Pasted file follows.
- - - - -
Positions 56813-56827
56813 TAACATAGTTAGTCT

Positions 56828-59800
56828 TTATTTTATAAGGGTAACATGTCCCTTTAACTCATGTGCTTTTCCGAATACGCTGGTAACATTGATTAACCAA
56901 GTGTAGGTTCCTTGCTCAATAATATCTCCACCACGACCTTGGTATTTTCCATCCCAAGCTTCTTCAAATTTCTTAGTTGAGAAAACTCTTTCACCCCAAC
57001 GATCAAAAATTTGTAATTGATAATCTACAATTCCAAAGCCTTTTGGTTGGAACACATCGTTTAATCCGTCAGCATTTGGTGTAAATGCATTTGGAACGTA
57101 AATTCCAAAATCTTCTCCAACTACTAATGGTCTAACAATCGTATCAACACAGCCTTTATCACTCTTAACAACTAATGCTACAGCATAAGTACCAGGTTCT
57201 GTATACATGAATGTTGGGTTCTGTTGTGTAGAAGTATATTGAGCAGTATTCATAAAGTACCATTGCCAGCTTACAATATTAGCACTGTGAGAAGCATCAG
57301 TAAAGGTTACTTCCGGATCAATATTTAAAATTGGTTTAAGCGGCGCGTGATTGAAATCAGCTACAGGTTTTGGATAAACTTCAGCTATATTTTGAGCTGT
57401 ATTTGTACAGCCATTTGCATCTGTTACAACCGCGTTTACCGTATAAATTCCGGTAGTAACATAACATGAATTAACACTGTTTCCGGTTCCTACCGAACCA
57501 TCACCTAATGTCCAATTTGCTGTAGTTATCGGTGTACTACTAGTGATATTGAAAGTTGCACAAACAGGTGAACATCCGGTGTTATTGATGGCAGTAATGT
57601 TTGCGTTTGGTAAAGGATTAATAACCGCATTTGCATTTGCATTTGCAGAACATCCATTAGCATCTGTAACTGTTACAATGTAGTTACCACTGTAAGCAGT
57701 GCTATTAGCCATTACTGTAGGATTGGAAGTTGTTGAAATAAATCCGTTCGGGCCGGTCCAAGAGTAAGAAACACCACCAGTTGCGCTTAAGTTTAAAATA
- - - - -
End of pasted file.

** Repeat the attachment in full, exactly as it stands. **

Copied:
Positions 56813-56827
56813 TAACATAGTTAGTCT

Positions 56828-59800
56828 TTATTTTATAAGGGTAACATGTCCCTTTAACTCATGTGCTTTTCCGAATACGCTGGTAACATTGATTAACCAA
56901 GTGTAGGTTCCTTGCTCAATAATATCTCCACCACGACCTTGGTATTTTCCATCCCAAGCTTCTTCAAATTTCTTAGTTGAGAAAACTCTTTCACCCCAAC
57001 GATCAAAAATTTGTAATTGATAATCTACAATTCCAAAGCCTTTTGGTTGGAACACATCGTTTAATCCGTCAGCATTTGGTGTAAATGCATTTGGAACGTA
57101 AATTCCAAAATCTTCTCCAACTACTAATGGTCTAACAATCGTATCAACACAGCCTTTATCACTCTTAACAACTAATGCTACAGCATAAGTACCAGGTTCT
57201 GTATACATGAATGTTGGGTTCTGTTGTGTAGAAGTATATTGAGCAGTATTCATAAAGTACCATTGCCAGCTTACAATATTAGCACTGTGAGAAGCATCAG
57301 TAAAGGTTACTTCCGGATCAATATTTAAAATTGGTTTAAGCGGCGCGTGATTGAAATCAGCTACAGGTTTTGGATAAACTTCAGCTATATTTTGAGCTGT
57401 ATTTGTACAGCCATTTGCATCTGTTACAACCGCGTTTACCGTATAAATTCCGGTAGTAACATAACATGAATTAACACTGTTTCCGGTTCCTACCGAACCA
57501 TCACCTAATGTCCAATTTGCTGTAGTTATCGGTGTACTACTAGTGATATTGAAAGTTGCACAAACAGGTGAACATCCGGTGTTATTGATGGCAGTAATGT
57601 TTGCGTTTGGTAAAGGATTAATAACCGCATTTGCATTTGCATTTGCAGAACATCCATTAGCATCTGTAACTGTTACAATGTAGTTACCACTGTAAGCAGT
57701 GCTATTAGCCATTACTGTAGGATTGGAAGTTGTTGAAATAAATCCGTTCGGGCCGGTCCAAGAGTAAGAAACACCACCAGTTGCGCTTAAGTTTAAAATA